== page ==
@Azngeek Curl does send both the authorization headers when you perform the task. You need to handle it from your server's end. Just run your curl command with both headers with -v param. You'll find that its sending Authorization: Basic Ym9zY236Ym9zY28=, Authorization: Bearer mytoken123 at request header. From your server end, if you check, you'll find that you have Authorization header like this way Authorization: Basic Ym9zY236Ym9zY28=, Bearer mytoken123 separated by comma. So, I though I should suggest you alternates. Mar 25, 2014 at 17:44
36

Standard (https://www.rfc-editor.org/rfc/rfc6750) says you can use:

  • Form-Encoded Body Parameter: Authorization: Bearer mytoken123
  • URI Query Parameter: access_token=mytoken123

So it's possible to pass many Bearer Token with URI, but doing this is discouraged (see section 5 in the standard).

5

If you are using a reverse proxy such as nginx in between, you could define a custom token, such as X-API-Token.

In nginx you would rewrite it for the upstream proxy (your rest api) to be just auth:

proxy_set_header Authorization $http_x_api_token;

... while nginx can use the original Authorization header to check HTTP AUth.

3

I had a similar problem - authenticate device and user at device. I used a Cookie header alongside an Authorization: Bearer... header. One header authenticated the device, the other authenticated the user. I used a Cookie header because these are commonly used for authentication.

2
  • Not clear why the downvote. I came across this question searching for an answer to a related problem - this is how I resolved it. The Cookie header is already frequently used for authentication.
    – Iiridayn
    Nov 26, 2018 at 18:55
  • 2
    i think the problem for some people is that they like me don't know what you send as cookie - the same as the header or only a token or anything else?
    – René W.
    Feb 5, 2021 at 21:56
2

curl --anyauth

Tells curl to figure out authentication method by itself, and use the most secure one the remote site claims to support. This is done by first doing a request and checking the response- headers, thus possibly inducing an extra network round-trip. This is used instead of setting a specific authentication method, which you can do with --basic, --digest, --ntlm, and --negotiate.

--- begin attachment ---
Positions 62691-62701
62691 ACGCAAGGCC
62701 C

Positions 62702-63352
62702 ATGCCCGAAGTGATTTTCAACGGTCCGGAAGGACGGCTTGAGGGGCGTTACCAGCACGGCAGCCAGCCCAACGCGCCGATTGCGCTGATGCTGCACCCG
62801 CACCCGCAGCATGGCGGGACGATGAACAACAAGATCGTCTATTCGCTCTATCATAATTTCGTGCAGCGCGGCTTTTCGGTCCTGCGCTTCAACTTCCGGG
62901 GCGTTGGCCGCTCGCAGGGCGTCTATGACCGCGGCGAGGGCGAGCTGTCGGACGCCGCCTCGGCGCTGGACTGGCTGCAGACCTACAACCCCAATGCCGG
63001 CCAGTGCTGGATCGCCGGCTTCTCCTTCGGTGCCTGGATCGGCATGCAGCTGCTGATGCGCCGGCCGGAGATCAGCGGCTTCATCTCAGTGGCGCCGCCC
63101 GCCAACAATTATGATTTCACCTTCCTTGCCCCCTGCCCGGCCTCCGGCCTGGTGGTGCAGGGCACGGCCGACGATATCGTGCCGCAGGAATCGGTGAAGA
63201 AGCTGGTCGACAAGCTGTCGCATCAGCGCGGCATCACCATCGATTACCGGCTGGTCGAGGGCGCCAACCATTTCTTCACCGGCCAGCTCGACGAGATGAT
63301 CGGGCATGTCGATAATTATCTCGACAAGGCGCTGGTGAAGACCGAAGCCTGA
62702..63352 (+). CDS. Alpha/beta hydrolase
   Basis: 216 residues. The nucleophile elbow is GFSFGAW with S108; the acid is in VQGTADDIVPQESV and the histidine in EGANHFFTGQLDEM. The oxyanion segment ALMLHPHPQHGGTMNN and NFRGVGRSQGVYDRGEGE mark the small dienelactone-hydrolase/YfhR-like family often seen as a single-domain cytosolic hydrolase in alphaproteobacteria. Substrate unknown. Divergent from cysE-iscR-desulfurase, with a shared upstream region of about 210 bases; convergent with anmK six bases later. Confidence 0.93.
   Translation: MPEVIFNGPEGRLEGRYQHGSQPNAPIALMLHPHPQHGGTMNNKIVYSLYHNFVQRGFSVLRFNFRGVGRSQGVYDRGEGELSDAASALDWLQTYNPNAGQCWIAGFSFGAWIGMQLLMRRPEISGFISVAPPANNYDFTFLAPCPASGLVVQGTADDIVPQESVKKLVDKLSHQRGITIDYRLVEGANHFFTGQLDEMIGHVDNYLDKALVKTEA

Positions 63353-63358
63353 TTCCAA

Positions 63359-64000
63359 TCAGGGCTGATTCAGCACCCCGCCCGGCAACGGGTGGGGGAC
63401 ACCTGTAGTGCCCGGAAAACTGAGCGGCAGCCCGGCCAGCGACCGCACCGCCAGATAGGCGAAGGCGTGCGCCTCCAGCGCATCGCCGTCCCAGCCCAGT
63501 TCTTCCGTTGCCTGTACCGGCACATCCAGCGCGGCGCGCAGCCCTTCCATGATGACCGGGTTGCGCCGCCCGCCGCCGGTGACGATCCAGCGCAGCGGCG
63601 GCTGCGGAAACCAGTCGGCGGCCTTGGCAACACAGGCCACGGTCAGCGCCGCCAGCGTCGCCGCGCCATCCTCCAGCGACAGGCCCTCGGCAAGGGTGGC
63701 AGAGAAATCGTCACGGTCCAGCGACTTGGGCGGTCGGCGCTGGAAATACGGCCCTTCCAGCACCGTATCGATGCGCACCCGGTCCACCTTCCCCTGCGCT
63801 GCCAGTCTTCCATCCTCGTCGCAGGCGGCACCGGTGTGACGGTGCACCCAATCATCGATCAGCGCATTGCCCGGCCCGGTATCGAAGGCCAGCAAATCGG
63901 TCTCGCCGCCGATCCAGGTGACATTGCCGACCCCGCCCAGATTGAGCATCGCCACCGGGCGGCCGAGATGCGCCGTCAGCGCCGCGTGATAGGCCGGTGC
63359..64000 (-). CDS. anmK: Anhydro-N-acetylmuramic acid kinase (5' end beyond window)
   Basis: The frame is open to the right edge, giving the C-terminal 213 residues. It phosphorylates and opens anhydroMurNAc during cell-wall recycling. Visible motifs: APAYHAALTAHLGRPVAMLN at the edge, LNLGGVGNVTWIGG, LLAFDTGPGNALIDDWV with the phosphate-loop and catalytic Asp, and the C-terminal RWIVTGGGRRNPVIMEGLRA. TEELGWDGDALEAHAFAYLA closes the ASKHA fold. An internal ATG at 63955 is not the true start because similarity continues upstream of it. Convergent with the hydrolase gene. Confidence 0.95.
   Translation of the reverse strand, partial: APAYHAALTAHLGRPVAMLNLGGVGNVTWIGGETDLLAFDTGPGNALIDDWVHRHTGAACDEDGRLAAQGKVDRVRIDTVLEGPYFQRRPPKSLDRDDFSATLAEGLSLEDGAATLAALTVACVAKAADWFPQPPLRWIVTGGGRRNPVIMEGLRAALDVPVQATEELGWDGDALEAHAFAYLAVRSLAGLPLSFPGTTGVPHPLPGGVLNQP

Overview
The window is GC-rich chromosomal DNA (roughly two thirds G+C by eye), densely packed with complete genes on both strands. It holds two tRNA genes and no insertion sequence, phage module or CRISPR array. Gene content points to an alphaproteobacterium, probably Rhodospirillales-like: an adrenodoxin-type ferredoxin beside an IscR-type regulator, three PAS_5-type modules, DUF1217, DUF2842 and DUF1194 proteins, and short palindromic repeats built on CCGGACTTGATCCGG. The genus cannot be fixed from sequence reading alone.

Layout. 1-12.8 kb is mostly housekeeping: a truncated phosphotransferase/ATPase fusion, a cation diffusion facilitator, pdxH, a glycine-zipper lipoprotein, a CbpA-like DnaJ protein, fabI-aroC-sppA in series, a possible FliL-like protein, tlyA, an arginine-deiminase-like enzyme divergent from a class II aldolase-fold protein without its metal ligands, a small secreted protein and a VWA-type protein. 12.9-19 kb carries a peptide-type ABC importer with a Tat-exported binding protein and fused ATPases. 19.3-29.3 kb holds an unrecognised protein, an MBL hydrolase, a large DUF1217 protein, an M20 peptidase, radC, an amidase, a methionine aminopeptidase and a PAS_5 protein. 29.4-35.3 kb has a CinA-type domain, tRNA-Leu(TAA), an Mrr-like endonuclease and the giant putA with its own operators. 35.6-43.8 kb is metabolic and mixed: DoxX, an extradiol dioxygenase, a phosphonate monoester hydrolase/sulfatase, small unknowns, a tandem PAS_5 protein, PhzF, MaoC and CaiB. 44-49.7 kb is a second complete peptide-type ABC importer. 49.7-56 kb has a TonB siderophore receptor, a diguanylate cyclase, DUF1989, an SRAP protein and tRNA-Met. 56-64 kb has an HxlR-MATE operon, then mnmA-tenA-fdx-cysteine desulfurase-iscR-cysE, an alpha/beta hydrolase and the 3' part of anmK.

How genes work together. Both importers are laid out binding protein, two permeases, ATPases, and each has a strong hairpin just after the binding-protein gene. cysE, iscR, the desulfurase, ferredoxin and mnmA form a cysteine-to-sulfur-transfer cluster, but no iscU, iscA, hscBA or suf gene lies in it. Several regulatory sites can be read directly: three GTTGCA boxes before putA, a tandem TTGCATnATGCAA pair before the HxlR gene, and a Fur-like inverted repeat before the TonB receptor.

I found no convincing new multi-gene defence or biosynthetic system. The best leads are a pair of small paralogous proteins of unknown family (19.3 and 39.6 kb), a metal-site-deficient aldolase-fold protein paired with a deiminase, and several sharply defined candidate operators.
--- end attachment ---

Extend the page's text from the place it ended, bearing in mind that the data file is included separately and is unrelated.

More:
2

With nginx you can send both tokens like this (even though it's against the standard):

Authorization: Basic basic-token,Bearer bearer-token

This works as long as the basic token is first - nginx successfully forwards it to the application server.

And then you need to make sure your application can properly extract the Bearer from the above string.

1

There is another solution for testing APIs on development server.

  • Set HTTP Basic Authentication only for web routes
  • Leave all API routes free from authentication

Web server configuration for nginx and Laravel would be like this:

    location /api {
        try_files $uri $uri/ /index.php?$query_string;
    }

    location / {
        try_files $uri $uri/ /index.php?$query_string;

        auth_basic "Enter password";
        auth_basic_user_file /path/to/.htpasswd;
    }

Authorization: Bearer will do the job of defending the development server against web crawlers and other unwanted visitors.

0

You can use Body with x-www-form-url-encoded to send with multiple headers.

curl --location --request POST 'http://dev.myapp.com/api/users' \
--header 'Authorization: Basic Ym9zY236Ym9zY28=' \
--header 'Content-Type: application/x-www-form-urlencoded' \
--data-urlencode 'access_token=mytoken123'